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Additionally, 39% of teens and 59% of young adults had sent sexually explicit text messages.A widely cited 2011 study indicated the previously reported prevalence was exaggerated.Whether sexting is seen as a positive or negative experience typically rests on the basis of whether or not consent was given to share the images.
Researchers at the University of New Hampshire surveyed 1,560 children and caregivers, reporting that only 2.5 percent of respondents had sent, received or created sexual pictures distributed via cell phone in the previous year.
Perhaps shedding light on the over-reporting of earlier studies, the researchers found that the figure rose to 9.6% when the definition was broadened from images prosecutable as child pornography to any suggestive image, not necessarily nude ones.
Unfortunately these applications carry the same risks and consequences that have always existed.
A 2009 study claims that 4 percent of teens ages 14–17 have claimed to have sent sexually explicit photos of themselves.
Snapchat appeals to teens because it allows users to send photos for a maximum of ten seconds before they self-destruct.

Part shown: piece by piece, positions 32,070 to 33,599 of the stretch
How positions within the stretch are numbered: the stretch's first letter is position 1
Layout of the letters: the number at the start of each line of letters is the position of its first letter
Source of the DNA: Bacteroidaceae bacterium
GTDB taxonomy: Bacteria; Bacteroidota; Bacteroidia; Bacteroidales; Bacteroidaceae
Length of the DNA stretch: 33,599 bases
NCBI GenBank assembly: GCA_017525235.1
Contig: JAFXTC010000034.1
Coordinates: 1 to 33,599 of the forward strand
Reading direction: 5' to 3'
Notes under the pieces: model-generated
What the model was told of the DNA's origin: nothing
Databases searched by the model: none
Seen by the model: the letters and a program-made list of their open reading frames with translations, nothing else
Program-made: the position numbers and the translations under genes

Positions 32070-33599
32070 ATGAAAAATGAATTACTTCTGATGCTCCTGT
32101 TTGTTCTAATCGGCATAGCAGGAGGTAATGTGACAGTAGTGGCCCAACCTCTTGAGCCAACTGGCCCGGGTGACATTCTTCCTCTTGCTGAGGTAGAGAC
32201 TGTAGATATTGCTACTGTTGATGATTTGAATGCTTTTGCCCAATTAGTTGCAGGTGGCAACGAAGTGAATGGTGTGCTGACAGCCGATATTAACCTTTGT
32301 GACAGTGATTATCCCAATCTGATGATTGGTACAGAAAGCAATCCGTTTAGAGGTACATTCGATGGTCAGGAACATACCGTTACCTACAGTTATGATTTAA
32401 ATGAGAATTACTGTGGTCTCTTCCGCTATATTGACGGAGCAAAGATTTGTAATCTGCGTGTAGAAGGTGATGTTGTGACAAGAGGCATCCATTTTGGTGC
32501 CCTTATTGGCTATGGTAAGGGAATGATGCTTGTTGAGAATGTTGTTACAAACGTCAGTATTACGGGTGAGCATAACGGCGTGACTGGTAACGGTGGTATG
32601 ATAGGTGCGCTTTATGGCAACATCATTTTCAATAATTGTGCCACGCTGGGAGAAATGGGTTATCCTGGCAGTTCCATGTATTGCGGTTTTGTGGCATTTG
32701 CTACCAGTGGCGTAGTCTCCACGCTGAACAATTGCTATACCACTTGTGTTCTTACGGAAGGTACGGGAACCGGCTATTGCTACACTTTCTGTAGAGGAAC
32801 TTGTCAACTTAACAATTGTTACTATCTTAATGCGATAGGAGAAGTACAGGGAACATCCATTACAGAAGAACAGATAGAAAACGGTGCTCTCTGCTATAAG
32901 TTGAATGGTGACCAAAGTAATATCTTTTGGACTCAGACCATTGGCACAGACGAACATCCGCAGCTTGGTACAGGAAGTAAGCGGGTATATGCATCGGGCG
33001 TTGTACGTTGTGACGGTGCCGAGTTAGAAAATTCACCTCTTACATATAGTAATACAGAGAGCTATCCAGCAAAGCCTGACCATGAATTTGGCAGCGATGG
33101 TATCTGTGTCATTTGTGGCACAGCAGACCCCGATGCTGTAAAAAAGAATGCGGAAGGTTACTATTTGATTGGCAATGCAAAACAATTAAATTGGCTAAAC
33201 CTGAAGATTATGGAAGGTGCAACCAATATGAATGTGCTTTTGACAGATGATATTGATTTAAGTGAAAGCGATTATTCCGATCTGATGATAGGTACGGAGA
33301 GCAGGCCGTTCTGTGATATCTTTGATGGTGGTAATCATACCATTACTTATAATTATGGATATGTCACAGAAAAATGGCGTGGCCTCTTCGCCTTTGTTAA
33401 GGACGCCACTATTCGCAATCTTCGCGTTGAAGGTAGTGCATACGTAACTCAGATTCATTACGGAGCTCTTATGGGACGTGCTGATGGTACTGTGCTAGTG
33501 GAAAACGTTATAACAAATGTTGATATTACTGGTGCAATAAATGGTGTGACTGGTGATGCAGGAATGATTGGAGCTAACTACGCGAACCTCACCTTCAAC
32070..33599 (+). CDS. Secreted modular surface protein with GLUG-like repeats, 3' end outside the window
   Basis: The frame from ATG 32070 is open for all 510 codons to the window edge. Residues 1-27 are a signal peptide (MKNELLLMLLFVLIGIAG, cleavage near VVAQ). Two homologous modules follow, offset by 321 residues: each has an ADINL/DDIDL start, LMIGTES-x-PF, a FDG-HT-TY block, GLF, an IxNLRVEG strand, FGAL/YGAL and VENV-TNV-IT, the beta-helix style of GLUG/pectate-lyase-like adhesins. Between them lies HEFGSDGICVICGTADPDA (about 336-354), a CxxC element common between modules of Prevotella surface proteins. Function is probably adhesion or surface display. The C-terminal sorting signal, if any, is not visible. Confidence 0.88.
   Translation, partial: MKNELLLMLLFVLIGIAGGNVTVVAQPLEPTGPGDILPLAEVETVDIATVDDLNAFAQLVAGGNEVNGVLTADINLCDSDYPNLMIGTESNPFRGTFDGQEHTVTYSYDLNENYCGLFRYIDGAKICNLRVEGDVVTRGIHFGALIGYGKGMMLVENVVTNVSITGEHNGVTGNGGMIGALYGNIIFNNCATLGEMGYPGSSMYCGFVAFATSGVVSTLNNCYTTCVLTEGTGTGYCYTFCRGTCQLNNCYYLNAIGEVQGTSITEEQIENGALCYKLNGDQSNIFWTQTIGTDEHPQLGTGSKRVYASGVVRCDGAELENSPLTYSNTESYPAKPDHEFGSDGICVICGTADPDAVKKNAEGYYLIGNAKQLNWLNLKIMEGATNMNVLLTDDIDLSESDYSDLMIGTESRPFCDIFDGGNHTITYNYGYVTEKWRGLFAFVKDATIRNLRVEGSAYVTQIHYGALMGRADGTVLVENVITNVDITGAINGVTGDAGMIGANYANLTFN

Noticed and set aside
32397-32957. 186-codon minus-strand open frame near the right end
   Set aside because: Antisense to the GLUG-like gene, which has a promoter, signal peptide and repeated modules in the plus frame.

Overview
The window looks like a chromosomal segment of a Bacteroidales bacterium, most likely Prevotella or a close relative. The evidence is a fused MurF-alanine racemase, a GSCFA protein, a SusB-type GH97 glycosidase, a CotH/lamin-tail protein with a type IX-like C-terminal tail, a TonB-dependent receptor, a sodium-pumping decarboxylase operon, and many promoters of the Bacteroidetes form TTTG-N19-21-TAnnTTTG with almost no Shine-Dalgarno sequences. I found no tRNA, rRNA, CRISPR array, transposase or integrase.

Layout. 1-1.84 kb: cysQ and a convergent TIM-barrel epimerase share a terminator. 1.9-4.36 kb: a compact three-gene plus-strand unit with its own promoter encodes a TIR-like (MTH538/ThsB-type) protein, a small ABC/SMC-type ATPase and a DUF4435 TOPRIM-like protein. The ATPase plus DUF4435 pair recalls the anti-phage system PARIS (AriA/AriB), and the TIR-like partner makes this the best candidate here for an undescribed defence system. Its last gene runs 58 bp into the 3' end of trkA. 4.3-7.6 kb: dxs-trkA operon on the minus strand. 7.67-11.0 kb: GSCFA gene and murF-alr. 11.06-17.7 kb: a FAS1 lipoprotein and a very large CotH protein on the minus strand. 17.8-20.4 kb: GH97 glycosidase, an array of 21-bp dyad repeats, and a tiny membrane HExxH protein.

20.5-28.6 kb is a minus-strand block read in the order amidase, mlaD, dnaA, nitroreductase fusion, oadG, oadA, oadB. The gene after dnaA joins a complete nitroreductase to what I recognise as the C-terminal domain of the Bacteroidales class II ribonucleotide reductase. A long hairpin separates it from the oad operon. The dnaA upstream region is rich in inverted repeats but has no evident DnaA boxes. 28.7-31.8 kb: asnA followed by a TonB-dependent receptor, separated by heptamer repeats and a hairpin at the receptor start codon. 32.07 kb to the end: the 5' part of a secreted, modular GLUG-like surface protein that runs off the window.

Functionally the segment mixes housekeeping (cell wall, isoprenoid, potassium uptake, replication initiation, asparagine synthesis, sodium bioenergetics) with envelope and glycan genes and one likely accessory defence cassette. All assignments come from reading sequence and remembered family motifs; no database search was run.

Those sending photos over Snapchat believe they will disappear without consequences so they feel more secure about sending them.
These applications claim no responsibility for explicit messages or photos that are saved.
There have been several cases where teens have sent photos over these applications, expecting them to disappear or be seen by the recipient only, yet are saved and distributed, carrying social and legal implications.
Even though users believe their photos on Snapchat for example will go away in seconds, it is easy to save them through other photo capturing technology, third party applications, or simple screenshots.
has received wide international media attention for calling into question the findings reported by the University of New Hampshire researchers.